RM9 billion loss is not small amount – it is affects the nation in many ways too. Can we for once wake up and start looking into this national problem and start pushing the numbers down?

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Ops Sikap: Attitude vs Enforcement


UPDATE: Good to hear that the police is going all out for those who is speeding on the roads. Hopefully they will find better ways to crack down pesky motorcyclists and enforce the law on those who change lane without putting on the indicators, abuse the emergency lane, hog the roads, etc

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(Caught this video back in 2008 of those who abuse the emergency lane – nothing have changed in 2011. Will we see change of attitude in 2012?)

Read Part 1 & Part 2 first

I thought of replying it under the comment box but looking at the length of my reply, I might as well put it as a reply post:-

Hi Visithra

Thanks for your comments – it is heartening to know that the authorities do take the enforcement serious

I think everyone (me, you, the authorities, etc) do agree on one thing – there is a serious attitude problem with fellow Malaysians when they are on the road (it is the same in every other country as well). I have been saying the same thing too. And I am not saying that that the authorities are not enforcing the law at all but the problem is that they are not doing enough to enforce the law (I will come to the part of “what the solution, then” shortly).

In relation to attitude problem, you ask “why can’t we change?” Good question there but unfortunately there are certain things you can do to call people to change their attitude when they are on the road – organising safety talks, campaigns on mainstream media and public areas, compilation of statistics, etc but it will come to a point where these “soft approach” had done its part. If nothing much changed positively (as evident from Ops Sikap 24 statistics and your comments that no matter what you tell them they go back to doing the same thing), it is high time for the Government to take stronger measures.

It is up to you to advocate the continuation of the soft approach – participate in road safety campaign, give out free helmets (which probably ends up on the motorcycle basket rather than on their head), etc and hopefully one day these road users will see the light at the end of the tunnel and change their attitude.

But seriously, don’t you think that the Government have been doing that for donkey odd years? It may have moved a small percentage of them but a bulk of them seemed to have remained stubborn and unmoved. If this soft approach has been effective, wouldn’t it have worked – even if number of vehicles on the road sky-rocketed? That is my point preciously. Let’s have a look at the statistics (you can “google” them for the sources):-

Deaths in Ops Sikap 21 = 241
Deaths in Ops Sikap 22 = 218
Deaths in Ops Sikap 23 = 199
Deaths in Ops Sikap 24 = 289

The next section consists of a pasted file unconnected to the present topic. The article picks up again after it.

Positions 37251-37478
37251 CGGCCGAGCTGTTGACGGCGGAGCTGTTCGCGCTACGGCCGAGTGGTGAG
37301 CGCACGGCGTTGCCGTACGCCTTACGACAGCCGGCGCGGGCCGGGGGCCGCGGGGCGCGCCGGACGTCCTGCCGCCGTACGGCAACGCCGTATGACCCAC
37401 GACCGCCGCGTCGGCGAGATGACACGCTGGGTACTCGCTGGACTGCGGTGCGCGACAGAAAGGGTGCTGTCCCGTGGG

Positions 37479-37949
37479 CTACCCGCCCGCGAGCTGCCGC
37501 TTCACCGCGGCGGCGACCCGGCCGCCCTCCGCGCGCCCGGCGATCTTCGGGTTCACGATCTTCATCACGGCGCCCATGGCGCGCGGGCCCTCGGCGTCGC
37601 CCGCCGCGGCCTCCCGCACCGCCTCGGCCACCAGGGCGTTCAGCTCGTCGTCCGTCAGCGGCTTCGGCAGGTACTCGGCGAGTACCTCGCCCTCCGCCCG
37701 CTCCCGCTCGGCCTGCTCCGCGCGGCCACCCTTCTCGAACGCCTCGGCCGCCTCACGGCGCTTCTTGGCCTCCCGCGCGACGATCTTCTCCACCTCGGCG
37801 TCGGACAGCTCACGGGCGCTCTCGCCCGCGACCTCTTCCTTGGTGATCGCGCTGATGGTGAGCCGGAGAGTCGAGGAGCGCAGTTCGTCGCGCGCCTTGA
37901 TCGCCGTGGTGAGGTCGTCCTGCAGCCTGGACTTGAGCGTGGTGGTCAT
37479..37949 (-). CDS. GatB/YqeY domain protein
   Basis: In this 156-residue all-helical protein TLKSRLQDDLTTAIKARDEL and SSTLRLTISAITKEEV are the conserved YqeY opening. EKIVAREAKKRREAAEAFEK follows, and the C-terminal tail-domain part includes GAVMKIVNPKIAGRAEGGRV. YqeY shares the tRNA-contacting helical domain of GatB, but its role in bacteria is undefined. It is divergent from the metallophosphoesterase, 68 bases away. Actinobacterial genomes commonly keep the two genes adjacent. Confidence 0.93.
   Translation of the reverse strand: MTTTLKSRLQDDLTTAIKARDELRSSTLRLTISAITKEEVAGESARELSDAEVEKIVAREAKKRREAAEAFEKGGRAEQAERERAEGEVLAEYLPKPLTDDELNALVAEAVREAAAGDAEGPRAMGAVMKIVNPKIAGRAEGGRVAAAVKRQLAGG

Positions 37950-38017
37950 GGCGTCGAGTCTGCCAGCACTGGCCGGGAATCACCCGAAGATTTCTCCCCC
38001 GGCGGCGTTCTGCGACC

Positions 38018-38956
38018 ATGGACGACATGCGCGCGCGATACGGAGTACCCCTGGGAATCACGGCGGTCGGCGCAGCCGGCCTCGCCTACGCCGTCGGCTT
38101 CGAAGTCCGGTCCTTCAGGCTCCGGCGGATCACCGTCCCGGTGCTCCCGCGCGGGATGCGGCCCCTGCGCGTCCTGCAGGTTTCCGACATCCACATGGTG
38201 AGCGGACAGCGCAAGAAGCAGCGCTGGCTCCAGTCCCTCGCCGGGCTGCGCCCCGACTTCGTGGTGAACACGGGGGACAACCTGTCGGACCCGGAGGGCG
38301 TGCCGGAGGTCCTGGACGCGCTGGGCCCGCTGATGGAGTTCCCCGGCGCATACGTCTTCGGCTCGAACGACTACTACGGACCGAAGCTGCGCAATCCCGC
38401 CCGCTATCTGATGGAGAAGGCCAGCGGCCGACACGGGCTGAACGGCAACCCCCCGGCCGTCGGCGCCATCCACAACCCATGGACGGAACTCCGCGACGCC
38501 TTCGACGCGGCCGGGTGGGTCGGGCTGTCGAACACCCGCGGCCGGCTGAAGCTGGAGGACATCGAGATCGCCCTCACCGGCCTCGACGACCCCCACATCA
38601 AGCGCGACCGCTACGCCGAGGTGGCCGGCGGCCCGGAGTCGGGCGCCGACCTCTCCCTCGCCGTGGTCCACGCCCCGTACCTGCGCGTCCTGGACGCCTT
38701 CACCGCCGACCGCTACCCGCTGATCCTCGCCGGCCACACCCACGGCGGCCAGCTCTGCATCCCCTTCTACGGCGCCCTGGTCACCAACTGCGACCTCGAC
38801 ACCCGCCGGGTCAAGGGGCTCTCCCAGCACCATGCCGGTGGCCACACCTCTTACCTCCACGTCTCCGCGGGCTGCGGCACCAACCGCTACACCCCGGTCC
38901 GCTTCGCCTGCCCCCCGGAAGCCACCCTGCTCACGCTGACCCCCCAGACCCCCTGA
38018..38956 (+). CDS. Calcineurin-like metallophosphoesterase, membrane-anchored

Summons issued in Ops Sikap 23 = 167,868
Summons issued in Ops Sikap 24 = 133,808

After the end of Ops Sikap 24 which saw a huge increase of fatality (if number of cars to be blamed, shouldn’t deaths in Ops Sikap 21 – 23 be increasing as well?), it is obvious that they need to relook into these soft approaches and revamp the whole strategy. It is ok if those with serious attitude problems go and kill themselves in road accidents but it does not happen that way – it affect others as well directly or indirectly. It impacts the family, other innocent road users (who were at the wrong place and at the wrong time), and the country as whole.

Just a couple days ago, I witnessed a bus with full load of passengers streaming down the highway at more than 120 km/h weaving in and out of the fast lane – it must be someone’s lucky star that it did not hit anyone and end up killing someone on the road. So how we are going to prevent a repeat this incident? Send all bus drivers to road safety seminar and hope that they will drive safer the next day? Given the fact that bus drivers are driven by the economics of trips per month, I have my doubts that soft approach will cause bus drivers to be slower on the roads. What else can be done?

Let’s say the authorities are indeed serious in enforcing the law but having a problem of unable to be everywhere at the same time – the question is what they are doing about it?

In my last post, I talked about the need for road safety operations to be conducted all around the year (road safety operations here does not means road safety seminars in some posh hotels). And I made my share of the noise when they canceled the plans to increase the fine to RM1,000 – that should have been introduced for hardcore road offenders. Then there were talks of “Automated Enforcement System” at certain hot-spots – are they widening the scope of enforcement? What about those traffic cameras that snaps the photos of those who jump the red light? Surprisingly I don’t see them anymore in most of traffic lights where jumping the red light is a norm.